A proper repair job would have avoided this accident! Japan Airlines Flight 123 (日本航空123便墜落事故 Nihonkōkū 123 Bin Tsuirakujiko) was a scheduled domestic Japan Airlines passenger flight from Haneda Airport (Tokyo International Airport) to Osaka International Airport, Japan. On Monday, August 12, 1985, a Boeing 747SR operating this route suffered mechanical failure 12 minutes into the flight and, 32 minutes later, crashed into two ridges of Mount Takamagahara in Ueno, Gunma Prefecture, 100 kilometres (62 miles) from Tokyo. The crash site was on Osutaka Ridge (御巣鷹の尾根 Osutaka-no-One), near Mount Osutaka. All 15 crew members and 505 of the 509 passengers on board died. It is the deadliest single-aircraft accident in history, the deadliest aviation accident to occur on Japanese soil, and the second-deadliest 747 air disaster and deadliest accident behind the 1977 Tenerife airport disaster. The fatalities added to August 1985 being commercial aviation's single deadliest month for passenger and crew deaths, part of the single deadliest such year, coming just ten days after the crash of Delta Air Lines Flight 191 killing 137 people and ten days before a fire on board British Airtours Flight 28M killed a further 55 people. Flight 123 pushed back from gate 18 at 6:04 pm and took off from Runway 15L at Tokyo International Airport (commonly referred to as Haneda Airport) in Ōta, Tokyo, Japan, at 6:12 pm, 12 minutes behind schedule. About 12 minutes after takeoff, at near cruising altitude over Sagami Bay, the aircraft's aft pressure bulkhead tore open due to a preexisting defect, stemming from a panel that had been incorrectly repaired after a tailstrike accident years earlier. This caused an explosive decompression, causing pressurized air to rush out of the cabin and bring down the ceiling around the rear lavatories. The air then blew the vertical stabilizer off the aircraft, severing all four hydraulic lines. A photograph taken from the ground some time later confirmed that the vertical stabilizer was missing. Loss of cabin pressure at high altitude caused a lack of oxygen throughout; emergency oxygen masks for passengers were deployed. Flight attendants, including one off-duty, administered oxygen to various passengers using hand-held tanks. This photograph shows the plane as it looked after explosive decompression. The vertical stabilizer is missing (circled in red). The pilots set their transponder to broadcast a distress signal. Tokyo Area Control Center directed the aircraft to descend and follow emergency landing vectors. Because of control problems, Capt. Takahama requested a vector to Haneda, knowing it was ideally suited for a 747 in case of an emergency. Hydraulic fluid completely drained away through the rupture. With total loss of hydraulic control and non-functional control surfaces, plus the lack of stabilizing influence from the vertical stabilizer, the aircraft began up and down oscillation in a phugoid cycle. In response, pilots exerted efforts to establish stability using differential engine thrust. Further measures to exert control, such as lowering the landing gear and flaps, interfered with control by throttle; the aircrew's ability to control the aircraft deteriorated. Upon descending to 13,500 feet (4100 m), the pilots reported an uncontrollable aircraft. Heading over the Izu Peninsula the pilots turned towards the Pacific Ocean, then back towards the shore; they descended below 7,000 feet (2100 m) before returning to a climb. The aircraft reached 13,000 feet (4000 m) before entering an uncontrollable descent into the mountains and disappearing from radar at 6:56 pm at 6,800 feet (2100 m). In the final moments, the wing clipped a mountain ridge. During a subsequent rapid plunge, the plane then slammed into a second ridge, then flipped and landed on its back. The aircraft's crash point, at an elevation of 1,565 metres (5,135 ft), is located in Sector 76, State Forest, 3577 Aza Hontani, Ouaza Narahara, Ueno Village, Tano District, Gunma Prefecture. The east-west ridge is about 2.5 kilometres (8,200 ft) north north west of Mount Mikuni. Ed Magnuson of Time magazine said that the area where the aircraft crashed was referred to as the "Tibet" of Gunma Prefecture. The elapsed time from the bulkhead explosion to when the plane hit the mountain was estimated at 32 minutes – long enough for some passengers to write farewells to their families. Subsequent simulator re-enactments with the mechanical failures suffered by the crashed plane failed to produce a better solution, or outcome; despite best efforts, none of the four flight crews in the simulations kept the plane aloft for as long as the 32 minutes achieved by the actual crew.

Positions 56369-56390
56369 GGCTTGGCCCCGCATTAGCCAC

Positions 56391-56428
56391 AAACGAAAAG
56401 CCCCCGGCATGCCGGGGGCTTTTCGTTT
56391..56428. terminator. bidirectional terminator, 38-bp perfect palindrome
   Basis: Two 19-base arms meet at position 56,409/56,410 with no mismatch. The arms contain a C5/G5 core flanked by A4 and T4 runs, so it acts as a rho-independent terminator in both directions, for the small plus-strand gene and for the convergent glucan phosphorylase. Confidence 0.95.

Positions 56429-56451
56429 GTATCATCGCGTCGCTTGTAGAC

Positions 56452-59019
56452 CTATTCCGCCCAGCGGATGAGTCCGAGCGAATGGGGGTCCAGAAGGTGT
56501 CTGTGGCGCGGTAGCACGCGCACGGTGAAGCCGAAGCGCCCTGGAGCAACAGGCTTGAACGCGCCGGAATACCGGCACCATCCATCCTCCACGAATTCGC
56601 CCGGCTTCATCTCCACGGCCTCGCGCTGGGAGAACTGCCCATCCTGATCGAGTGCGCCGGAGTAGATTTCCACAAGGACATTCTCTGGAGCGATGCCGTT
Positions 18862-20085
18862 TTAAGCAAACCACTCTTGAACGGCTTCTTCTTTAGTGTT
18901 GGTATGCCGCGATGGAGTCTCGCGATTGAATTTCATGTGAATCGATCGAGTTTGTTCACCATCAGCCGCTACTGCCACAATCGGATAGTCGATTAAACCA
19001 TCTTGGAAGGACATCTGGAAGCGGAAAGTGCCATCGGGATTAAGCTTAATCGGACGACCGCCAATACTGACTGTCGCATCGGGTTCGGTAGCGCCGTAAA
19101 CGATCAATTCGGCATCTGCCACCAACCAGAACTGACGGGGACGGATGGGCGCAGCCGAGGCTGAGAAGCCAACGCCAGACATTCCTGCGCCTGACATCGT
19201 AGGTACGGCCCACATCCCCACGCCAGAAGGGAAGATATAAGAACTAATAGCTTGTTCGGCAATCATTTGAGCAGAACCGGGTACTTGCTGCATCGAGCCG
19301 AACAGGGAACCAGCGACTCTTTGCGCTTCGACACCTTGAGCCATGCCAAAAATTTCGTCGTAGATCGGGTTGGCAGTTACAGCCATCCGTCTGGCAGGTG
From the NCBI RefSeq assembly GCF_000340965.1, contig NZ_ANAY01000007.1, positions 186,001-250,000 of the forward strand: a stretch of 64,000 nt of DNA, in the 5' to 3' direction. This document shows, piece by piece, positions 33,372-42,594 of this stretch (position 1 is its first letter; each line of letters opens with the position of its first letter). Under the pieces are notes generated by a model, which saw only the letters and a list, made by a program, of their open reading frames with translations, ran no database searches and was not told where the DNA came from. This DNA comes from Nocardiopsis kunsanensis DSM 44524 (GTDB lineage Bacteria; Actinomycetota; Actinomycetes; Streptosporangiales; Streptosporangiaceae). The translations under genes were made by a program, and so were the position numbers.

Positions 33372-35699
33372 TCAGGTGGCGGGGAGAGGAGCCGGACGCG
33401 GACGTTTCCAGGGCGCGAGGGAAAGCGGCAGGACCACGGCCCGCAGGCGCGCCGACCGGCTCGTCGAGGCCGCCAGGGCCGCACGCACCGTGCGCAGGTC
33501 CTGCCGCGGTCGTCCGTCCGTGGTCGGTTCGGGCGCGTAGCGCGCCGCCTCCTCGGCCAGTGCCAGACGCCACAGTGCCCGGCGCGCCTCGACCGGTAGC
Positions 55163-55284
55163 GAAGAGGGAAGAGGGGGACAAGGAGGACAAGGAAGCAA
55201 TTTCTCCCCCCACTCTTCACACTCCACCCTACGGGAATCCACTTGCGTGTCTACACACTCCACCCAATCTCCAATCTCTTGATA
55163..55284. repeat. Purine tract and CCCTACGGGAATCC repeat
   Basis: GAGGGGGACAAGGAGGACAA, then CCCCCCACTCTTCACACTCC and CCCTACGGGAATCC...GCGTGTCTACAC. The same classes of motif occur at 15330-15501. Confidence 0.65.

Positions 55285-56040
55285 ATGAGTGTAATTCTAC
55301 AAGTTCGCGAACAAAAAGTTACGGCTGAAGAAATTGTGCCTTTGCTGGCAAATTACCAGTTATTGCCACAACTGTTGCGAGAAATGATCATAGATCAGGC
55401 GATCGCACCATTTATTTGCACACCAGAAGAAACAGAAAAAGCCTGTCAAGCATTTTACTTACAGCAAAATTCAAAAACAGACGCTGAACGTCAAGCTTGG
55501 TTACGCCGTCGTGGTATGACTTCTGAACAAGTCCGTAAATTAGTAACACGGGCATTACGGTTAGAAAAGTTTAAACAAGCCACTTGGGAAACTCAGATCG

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The Boeing 757 is a mid-size, narrow-body twin-engine jet airliner that was built by Boeing Commercial Airplanes from 1981 to 2004. The twinjet has a two-crewmember glass cockpit, turbofan engines, a conventional tail, and for reduced aerodynamic drag, a supercritical wing design. Intended to replace the three-engined 727 on short and medium routes, the larger 757 can carry 200 to 289 passengers for a maximum of 3,150 to 4,100 nautical miles (5,830 to 7,600 km), depending on variant. The 757 was designed alongside a wide-body twinjet, the 767, and owing to shared features pilots can obtain a common type rating that allows them to operate both aircraft. The 757 was produced in two fuselage lengths. The original 757-200 entered service in 1983; the 757-200PF, a package freighter (PF) variant, and the 757-200M, a passenger-freighter combi model, debuted in the late 1980s. The stretched 757-300, the longest narrow-body twinjet ever produced, began service in 1999. Passenger 757-200s have been modified to special freighter (SF) specification for cargo use, while military derivatives include the C-32 transport, VIP carriers, and other multi-purpose aircraft. All 757s are powered by Rolls-Royce RB211 or Pratt & Whitney PW2000 series turbofans. Eastern Air Lines and British Airways placed the 757 in commercial service in 1983. The 757 has since been commonly used for short and medium range domestic flights, as well as transcontinental U.S. services. Its largest operators have included U.S. mainline carriers, European charter airlines, and cargo companies. In the late 1980s, following regulatory approval for extended overseas flights, airlines began using the 757 on medium length intercontinental routes. Government, military, and private customers have also customized the aircraft for transport and research roles. Production of the 757 ended on October 28, 2004, after 1,050 had been built, of which 913 were 757-200s. Diminished sales amid an airline industry trend toward smaller aircraft led Boeing to discontinue production in favor of the 737. The last 757 was delivered to Shanghai Airlines on November 28, 2005. In 2011, 898 of the narrow-body twinjets were in airline service, and Delta Air Lines was the largest operator, with 185 aircraft The 757-200M, a convertible version capable of carrying cargo and passengers on its main deck, entered service with Royal Nepal Airlines in 1988. Also known as the 757-200M Combi, the type retains the passenger windows and cabin doors of the 757-200, while adding a forward port-side cargo door in the manner of the 757-200PF. Kathmandu-based Royal Nepal Airlines, later renamed Nepal Airlines, included the convertible model as part of an order for two 757s in 1986. Side view of airliner in flight, with extended landing gear. Nepal Airlines' sole 757-200M arriving at Dubai International Airport Nepal Airlines ordered the 757-200M to fulfill a requirement for an aircraft that could carry mixed passenger and freight loads, and operate out of Tribhuvan International Airport in the foothills of the Himalayas. Patterned after convertible variants of the 737 and 747, the 757-200M can carry two to four cargo pallets on its main deck, along with 123 to 148 passengers in the remaining cabin space. Nepal Airlines' 757-200M, which features Rolls-Royce RB211-535E4 engines and an increased MTOW of 240,000 pounds (109,000 kg), was the only production example ever ordered. In October 2010, Pemco World Air Services and Precision Conversions launched aftermarket conversion programs to modify 757-200s into 757 Combi aircraft. Vision Technologies Systems launched a similar program in December 2011. All three aftermarket conversions modify the forward portion of the aircraft to provide room for up to ten cargo pallets, while leaving the remaining space to fit around 45 to 58 passenger seats. This configuration is targeted at commercial charter flights which transport heavy equipment and personnel simultaneously. Customers for converted 757 Combi aircraft include the Air Transport Services Group, National Airlines, and North American Airlines.